The main attraction
The main attraction
Football drives the college-sports bus, and at Penn State, Bill O'Brien is the reason for the trip.
"He's the new leader,'' women's volleyball coach Russ Rose said of O'Brien during the Penn State Coaches' Caravan stop at the Lancaster Marriott at Penn Square Thursday.
"I think all the other coaches like what he's accomplished. He said all the right things about who he was and who he wasn't, and I don't think he's changed tempo, or anything, since he's arrived.''
Rose's teams won four straight national championships from 2008-11. Cael Sanderson's Penn State wrestlers have won the last three NCAA team titles. Yet Sanderson, also at the Marriott for the caravan Thursday, wore an "O'Brien's Lions,'' T-shirt with a suit.
"Bill O'Brien's the man,'' Sanderson said. "It all falls on his lap, and he has taken that lead. When he talks, people listen. He's doing a great job with it.''
What has fallen in O'Brien's lap no one quite names: the primary responsibility for leading Penn State athletics, the front porch of the university, out from under the Jerry Sandusky child sex-abuse scandal.
Seems to be going OK.
Penn State athletes have remained in the top tier of NCAA Division I in academic performance, in the roughly 16 months since the Sandusky stuff hit the fan. Headlines about off-field misbehavior have been minimal.
And the teams keep winning. Penn State is in third place, behind Stanford and Michigan, in the race for the Learfield Cup, given annually to the country's top all-sports program on a points system.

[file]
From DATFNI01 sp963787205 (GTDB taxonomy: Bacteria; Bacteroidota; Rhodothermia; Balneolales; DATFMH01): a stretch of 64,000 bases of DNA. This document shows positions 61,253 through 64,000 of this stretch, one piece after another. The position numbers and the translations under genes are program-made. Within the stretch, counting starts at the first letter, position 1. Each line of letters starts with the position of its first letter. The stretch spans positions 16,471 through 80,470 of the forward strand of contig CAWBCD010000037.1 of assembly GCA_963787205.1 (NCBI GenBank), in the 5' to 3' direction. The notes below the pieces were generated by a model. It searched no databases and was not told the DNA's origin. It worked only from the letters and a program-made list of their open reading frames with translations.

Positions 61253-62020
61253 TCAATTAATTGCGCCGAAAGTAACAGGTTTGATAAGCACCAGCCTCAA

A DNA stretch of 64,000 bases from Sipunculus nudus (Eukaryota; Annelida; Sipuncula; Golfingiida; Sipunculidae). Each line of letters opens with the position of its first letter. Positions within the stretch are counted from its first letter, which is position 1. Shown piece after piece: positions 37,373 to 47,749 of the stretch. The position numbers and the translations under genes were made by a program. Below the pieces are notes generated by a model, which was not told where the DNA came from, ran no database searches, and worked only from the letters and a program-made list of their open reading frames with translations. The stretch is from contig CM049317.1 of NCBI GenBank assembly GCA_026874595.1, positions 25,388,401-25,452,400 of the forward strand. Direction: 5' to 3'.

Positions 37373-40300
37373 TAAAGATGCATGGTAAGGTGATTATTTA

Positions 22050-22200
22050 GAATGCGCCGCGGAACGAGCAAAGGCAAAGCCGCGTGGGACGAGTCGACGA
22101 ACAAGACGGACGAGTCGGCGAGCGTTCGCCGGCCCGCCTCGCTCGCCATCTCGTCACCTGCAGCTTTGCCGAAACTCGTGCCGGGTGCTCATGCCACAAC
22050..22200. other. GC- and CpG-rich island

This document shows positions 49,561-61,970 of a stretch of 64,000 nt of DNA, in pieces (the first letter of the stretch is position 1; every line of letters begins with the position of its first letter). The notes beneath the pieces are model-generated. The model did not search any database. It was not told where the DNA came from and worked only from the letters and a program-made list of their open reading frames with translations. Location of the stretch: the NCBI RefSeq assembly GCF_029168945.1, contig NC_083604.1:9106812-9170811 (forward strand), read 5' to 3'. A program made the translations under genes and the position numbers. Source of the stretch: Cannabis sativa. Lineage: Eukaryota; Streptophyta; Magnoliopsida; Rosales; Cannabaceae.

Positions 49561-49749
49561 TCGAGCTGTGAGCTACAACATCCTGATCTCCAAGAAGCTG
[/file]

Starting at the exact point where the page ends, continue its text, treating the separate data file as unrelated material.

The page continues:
In addition to the national wrestling championship, Nittany Lions have finished in the national top 20 in eight other sports, including a second place in women's soccer, third in women's volleyball and fencing, and fourth in men's gymnastics.
No Learfield points at all have come from the revenue sports, football and basketball.
Yet an 8-4 record in O'Brien's first season was enough to earn him several national coach-of-the-year awards.
That, of course, is because NCAA sanctions have hamstrung O'Brien like no other coach. Scholarship restrictions (15 per year for the next four school years, and no more than 65 on the roster from 2014-15 through 2017-18) have made recruiting like multi-level chess for O'Brien, and comparative checkers for everybody else.
The caravan created some small news in this area Tuesday when O'Brien said the squad might be down to or even below 65 scholarships this year, a year earlier than the NCAA mandated.
This led some NCAA by-law watchers (yes, there are such people) to speculate that the NCAA might end the 65-scholarship limitation a year early.
"I made a mistake; I corrected it yesterday,'' O'Brien said. "Right now, as I sit here going into training camp, we're at 67 scholarships for 2013.
"There could be some run-on players who would be candidates for scholarships, so we could be up to 69 or something. Last year, I think we played with 71.''
Further, if a scholarship player leaves the football program but remains enrolled at Penn State, as O'Brien announced Tuesday that offensive lineman Anthony Stanko was doing, and Manheim Central grad Dakota Royer did last summer, the player retains his scholarship, and it counts toward the 65.
"I'd like to redshirt everybody,'' O'Brien admitted, "but in the situation we're in, we have to play the best players.''
A group of 325 Penn State alumni and fans packed a large banquet room at the Marriott to share punch with Rose, Sanderson and O'Brien and hear them speak. It's one of 12 stops on a tour that began Tuesday in Reading and will end May 9 in Pittsburgh.
In between will be stops as far south as Washington, D.C., and as far north as New York City.
O'Brien is the only coach making all 12 caravan stops. After all, he's the one people want to see.
Email sports columnist Mike Gross at firstname.lastname@example.org.
nBill O'Brien's title at Penn State may be head football coach, but as anyone who has followed the Nittany Lions knows, his job is also about providing leadership for the entire athletic program. And after a successful first season, he has earned the respect of his fellow PSU coaches.